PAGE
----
July 19, 2024

Salt Lake City — An early-stage startup born in the heart of Utah’s Silicon Slopes, Oops offers doorstep return pickups for in-store and online purchases across the Wasatch Range.
Founded by Jonathan Crawley and Joseph Hatch, Oops raised a $5 million seed round led by Peterson Partners, with contributions from EPIC VenturesMaverick VenturesPelion Venture PartnersVillage Global, and angel investors.
The startup, which launched in June, serves neighborhoods along the I-15 corridor from Spanish Fork to Ogden, including most of Salt Lake, Utah, Davis, Weber, and Summit counties. 
Using an intuitive website and mobile app for iPhone and Android, Oops solves the pain of making returns by doing all the heavy lifting. Customers simply schedule a pickup, and an Oops driver in a signature blue van completes the return on the customer’s behalf. 
Boxes and printed labels are not required, and all returns are insured up to $1,000.
“We have an incredible opportunity to close the loop in logistics and enable a novel shopping experience where retail happens entirely from the home,” explains Joseph, President of Oops.
The Oops team is also passionate about helping busy parents spend more time with their families.
“Standing in line at Best Buy or Home Depot is not the best way to interact with my kids,” says Jonathan, CEO of Oops. “Particularly as a working parent, quality time is really valuable for me, and doing returns just sucked that time away.”
Formerly the CFO of Collective Medical, Jonathan has deep roots in the Utah tech space, with a background in strategy and finance, having worked at McKinsey.
“This is genuinely a need for a lot of people,” Jonathan explains, recalling that Oops’ first customer had a broken leg and couldn’t leave the house. “I’m very excited about solving this need, freeing up time for people so they can do what they want to do.”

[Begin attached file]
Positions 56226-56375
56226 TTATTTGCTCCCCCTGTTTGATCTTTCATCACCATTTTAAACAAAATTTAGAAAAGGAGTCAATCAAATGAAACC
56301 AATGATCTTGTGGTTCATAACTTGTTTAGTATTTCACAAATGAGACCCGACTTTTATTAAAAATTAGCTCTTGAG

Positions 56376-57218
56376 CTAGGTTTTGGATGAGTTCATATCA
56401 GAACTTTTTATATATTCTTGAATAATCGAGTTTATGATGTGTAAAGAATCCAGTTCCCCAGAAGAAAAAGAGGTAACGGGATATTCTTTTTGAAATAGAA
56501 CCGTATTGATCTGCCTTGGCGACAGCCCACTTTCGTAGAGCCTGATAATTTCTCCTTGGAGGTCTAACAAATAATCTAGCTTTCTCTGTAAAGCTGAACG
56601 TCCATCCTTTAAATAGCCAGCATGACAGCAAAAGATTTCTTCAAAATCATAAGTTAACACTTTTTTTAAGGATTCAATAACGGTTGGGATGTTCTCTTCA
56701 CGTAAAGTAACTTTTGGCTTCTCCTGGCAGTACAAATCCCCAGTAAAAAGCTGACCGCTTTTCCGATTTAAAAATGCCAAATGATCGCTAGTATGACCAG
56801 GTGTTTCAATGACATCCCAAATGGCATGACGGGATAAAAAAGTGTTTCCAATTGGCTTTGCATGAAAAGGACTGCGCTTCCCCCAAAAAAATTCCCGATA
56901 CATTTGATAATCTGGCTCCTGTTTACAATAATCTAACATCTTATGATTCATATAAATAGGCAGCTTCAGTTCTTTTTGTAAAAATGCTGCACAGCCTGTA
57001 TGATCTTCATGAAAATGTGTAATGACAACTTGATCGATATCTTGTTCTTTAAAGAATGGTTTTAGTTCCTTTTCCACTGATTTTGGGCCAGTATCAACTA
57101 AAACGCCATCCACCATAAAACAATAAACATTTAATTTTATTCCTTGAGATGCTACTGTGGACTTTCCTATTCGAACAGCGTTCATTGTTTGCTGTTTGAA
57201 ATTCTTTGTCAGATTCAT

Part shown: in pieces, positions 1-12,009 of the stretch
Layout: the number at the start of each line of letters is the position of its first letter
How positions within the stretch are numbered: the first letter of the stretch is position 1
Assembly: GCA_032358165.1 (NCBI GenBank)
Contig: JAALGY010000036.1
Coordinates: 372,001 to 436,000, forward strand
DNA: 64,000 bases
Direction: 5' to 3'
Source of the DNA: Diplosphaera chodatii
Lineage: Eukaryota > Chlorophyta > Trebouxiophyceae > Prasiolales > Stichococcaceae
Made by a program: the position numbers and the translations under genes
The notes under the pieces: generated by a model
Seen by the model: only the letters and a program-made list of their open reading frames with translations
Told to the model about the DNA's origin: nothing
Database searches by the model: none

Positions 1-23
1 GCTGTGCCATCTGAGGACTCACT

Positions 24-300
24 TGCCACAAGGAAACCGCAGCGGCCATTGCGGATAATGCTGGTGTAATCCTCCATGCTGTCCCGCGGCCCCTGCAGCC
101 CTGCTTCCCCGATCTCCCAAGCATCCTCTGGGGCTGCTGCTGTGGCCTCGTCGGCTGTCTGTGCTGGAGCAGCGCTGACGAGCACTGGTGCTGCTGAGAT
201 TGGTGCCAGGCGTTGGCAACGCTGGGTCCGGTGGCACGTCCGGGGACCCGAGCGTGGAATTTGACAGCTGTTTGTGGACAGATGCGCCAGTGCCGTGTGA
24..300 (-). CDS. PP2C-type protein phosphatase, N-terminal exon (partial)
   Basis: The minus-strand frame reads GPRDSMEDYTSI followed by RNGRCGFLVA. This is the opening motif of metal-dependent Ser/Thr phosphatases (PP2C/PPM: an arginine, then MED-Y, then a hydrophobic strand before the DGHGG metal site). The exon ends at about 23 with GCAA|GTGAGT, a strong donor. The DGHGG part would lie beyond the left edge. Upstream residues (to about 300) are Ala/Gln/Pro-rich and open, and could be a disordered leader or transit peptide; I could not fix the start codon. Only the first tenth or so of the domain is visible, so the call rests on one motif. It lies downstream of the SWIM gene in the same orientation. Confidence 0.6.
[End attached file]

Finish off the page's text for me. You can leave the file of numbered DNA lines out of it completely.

The business concept came to Joseph while he was making returns of his own, feeling frustrated by the need to drive to multiple stores and wait in long return lines. 
“The idea for Oops came as I was sitting in a UPS parking lot, the first stop on a returns escapade that I realized was about to steal my Saturday,” says Joseph. “The core value-add of the platform is to create a single, consumer-oriented touchpoint for returns and give people time back to spend doing the things that they love with the people they love.”
With a background in venture capital, Joseph has worked most recently at Intermountain Ventures and Goldman Sachs.
Oops also provides donation pickups and returns furniture and oversized items. The goal is to reduce shopping anxiety by empowering customers to buy multiple options, keep what works, and easily return what doesn’t.
“We are very consumer-centric and customer-oriented, and I think that orientation means that we are going to jump through hoops to help people,” Jonathan says.
New customers can take advantage of a 30-day free trial, then pay $15/month for unlimited returns, or request a single pickup for $6 for the first pickup. 
While returns can be viewed as detrimental to the environment, Oops is built on the core value of sustainability and makes every effort to minimize environmental impact.
“Fifty-five percent of returns don’t end up back on shelves, and we plan on helping address that,” Jonathan says.
To schedule a return pickup, visit oops.io or download the mobile app through the Apple Store or Google Play.


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